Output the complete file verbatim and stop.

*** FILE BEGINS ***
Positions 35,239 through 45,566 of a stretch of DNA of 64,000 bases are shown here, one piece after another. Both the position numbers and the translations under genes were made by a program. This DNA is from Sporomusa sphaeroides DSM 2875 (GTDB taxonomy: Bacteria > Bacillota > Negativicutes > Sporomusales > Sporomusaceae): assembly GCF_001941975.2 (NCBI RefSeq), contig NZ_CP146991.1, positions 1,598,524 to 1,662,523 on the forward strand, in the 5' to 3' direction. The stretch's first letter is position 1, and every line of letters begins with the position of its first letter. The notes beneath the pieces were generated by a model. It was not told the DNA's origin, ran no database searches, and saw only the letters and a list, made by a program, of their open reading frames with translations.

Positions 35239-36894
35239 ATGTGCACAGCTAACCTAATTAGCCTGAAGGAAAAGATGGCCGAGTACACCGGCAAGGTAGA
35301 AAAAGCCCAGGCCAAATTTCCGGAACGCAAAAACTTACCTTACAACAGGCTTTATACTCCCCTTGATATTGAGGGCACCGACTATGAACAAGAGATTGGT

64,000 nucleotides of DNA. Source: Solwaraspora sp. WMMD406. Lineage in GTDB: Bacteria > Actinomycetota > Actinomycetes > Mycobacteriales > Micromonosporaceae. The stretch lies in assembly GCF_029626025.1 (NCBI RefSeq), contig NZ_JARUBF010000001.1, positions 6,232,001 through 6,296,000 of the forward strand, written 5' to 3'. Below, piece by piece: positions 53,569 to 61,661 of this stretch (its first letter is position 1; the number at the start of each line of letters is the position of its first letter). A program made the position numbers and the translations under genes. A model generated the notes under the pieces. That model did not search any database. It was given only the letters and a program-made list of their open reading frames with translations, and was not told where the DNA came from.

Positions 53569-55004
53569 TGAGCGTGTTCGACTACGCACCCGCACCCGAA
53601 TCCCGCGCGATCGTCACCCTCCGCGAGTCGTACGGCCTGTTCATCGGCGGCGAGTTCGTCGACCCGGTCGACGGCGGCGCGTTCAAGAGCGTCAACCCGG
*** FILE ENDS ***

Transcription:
Positions 35,239 through 45,566 of a stretch of DNA of 64,000 bases are shown here, one piece after another. Both the position numbers and the translations under genes were made by a program. This DNA is from Sporomusa sphaeroides DSM 2875 (GTDB taxonomy: Bacteria > Bacillota > Negativicutes > Sporomusales > Sporomusaceae): assembly GCF_001941975.2 (NCBI RefSeq), contig NZ_CP146991.1, positions 1,598,524 to 1,662,523 on the forward strand, in the 5' to 3' direction. The stretch's first letter is position 1, and every line of letters begins with the position of its first letter. The notes beneath the pieces were generated by a model. It was not told the DNA's origin, ran no database searches, and saw only the letters and a list, made by a program, of their open reading frames with translations.

Positions 35239-36894
35239 ATGTGCACAGCTAACCTAATTAGCCTGAAGGAAAAGATGGCCGAGTACACCGGCAAGGTAGA
35301 AAAAGCCCAGGCCAAATTTCCGGAACGCAAAAACTTACCTTACAACAGGCTTTATACTCCCCTTGATATTGAGGGCACCGACTATGAACAAGAGATTGGT

64,000 nucleotides of DNA. Source: Solwaraspora sp. WMMD406. Lineage in GTDB: Bacteria > Actinomycetota > Actinomycetes > Mycobacteriales > Micromonosporaceae. The stretch lies in assembly GCF_029626025.1 (NCBI RefSeq), contig NZ_JARUBF010000001.1, positions 6,232,001 through 6,296,000 of the forward strand, written 5' to 3'. Below, piece by piece: positions 53,569 to 61,661 of this stretch (its first letter is position 1; the number at the start of each line of letters is the position of its first letter). A program made the position numbers and the translations under genes. A model generated the notes under the pieces. That model did not search any database. It was given only the letters and a program-made list of their open reading frames with translations, and was not told where the DNA came from.

Positions 53569-55004
53569 TGAGCGTGTTCGACTACGCACCCGCACCCGAA
53601 TCCCGCGCGATCGTCACCCTCCGCGAGTCGTACGGCCTGTTCATCGGCGGCGAGTTCGTCGACCCGGTCGACGGCGGCGCGTTCAAGAGCGTCAACCCGG